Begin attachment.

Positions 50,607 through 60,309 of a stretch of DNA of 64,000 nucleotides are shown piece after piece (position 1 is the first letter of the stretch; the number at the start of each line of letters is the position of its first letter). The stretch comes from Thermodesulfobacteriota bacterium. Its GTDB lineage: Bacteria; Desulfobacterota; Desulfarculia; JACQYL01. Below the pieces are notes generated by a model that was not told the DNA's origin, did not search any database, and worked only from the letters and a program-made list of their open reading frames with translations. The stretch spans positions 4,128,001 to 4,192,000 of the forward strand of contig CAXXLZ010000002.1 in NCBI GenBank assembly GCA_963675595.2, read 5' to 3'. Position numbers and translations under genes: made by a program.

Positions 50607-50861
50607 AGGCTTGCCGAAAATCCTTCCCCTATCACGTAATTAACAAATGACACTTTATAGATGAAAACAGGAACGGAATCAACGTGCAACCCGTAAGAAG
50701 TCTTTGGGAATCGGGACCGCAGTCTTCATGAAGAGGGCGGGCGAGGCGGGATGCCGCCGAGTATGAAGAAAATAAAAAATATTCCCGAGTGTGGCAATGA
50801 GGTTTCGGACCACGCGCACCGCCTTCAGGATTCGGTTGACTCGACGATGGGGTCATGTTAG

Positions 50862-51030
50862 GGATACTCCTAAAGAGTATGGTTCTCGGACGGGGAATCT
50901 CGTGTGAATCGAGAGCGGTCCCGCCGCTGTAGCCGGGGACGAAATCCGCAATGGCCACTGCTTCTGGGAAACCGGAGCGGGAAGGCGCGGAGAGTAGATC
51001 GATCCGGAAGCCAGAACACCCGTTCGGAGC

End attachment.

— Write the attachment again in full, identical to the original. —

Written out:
Positions 50,607 through 60,309 of a stretch of DNA of 64,000 nucleotides are shown piece after piece (position 1 is the first letter of the stretch; the number at the start of each line of letters is the position of its first letter). The stretch comes from Thermodesulfobacteriota bacterium. Its GTDB lineage: Bacteria; Desulfobacterota; Desulfarculia; JACQYL01. Below the pieces are notes generated by a model that was not told the DNA's origin, did not search any database, and worked only from the letters and a program-made list of their open reading frames with translations. The stretch spans positions 4,128,001 to 4,192,000 of the forward strand of contig CAXXLZ010000002.1 in NCBI GenBank assembly GCA_963675595.2, read 5' to 3'. Position numbers and translations under genes: made by a program.

Positions 50607-50861
50607 AGGCTTGCCGAAAATCCTTCCCCTATCACGTAATTAACAAATGACACTTTATAGATGAAAACAGGAACGGAATCAACGTGCAACCCGTAAGAAG
50701 TCTTTGGGAATCGGGACCGCAGTCTTCATGAAGAGGGCGGGCGAGGCGGGATGCCGCCGAGTATGAAGAAAATAAAAAATATTCCCGAGTGTGGCAATGA
50801 GGTTTCGGACCACGCGCACCGCCTTCAGGATTCGGTTGACTCGACGATGGGGTCATGTTAG

Positions 50862-51030
50862 GGATACTCCTAAAGAGTATGGTTCTCGGACGGGGAATCT
50901 CGTGTGAATCGAGAGCGGTCCCGCCGCTGTAGCCGGGGACGAAATCCGCAATGGCCACTGCTTCTGGGAAACCGGAGCGGGAAGGCGCGGAGAGTAGATC
51001 GATCCGGAAGCCAGAACACCCGTTCGGAGC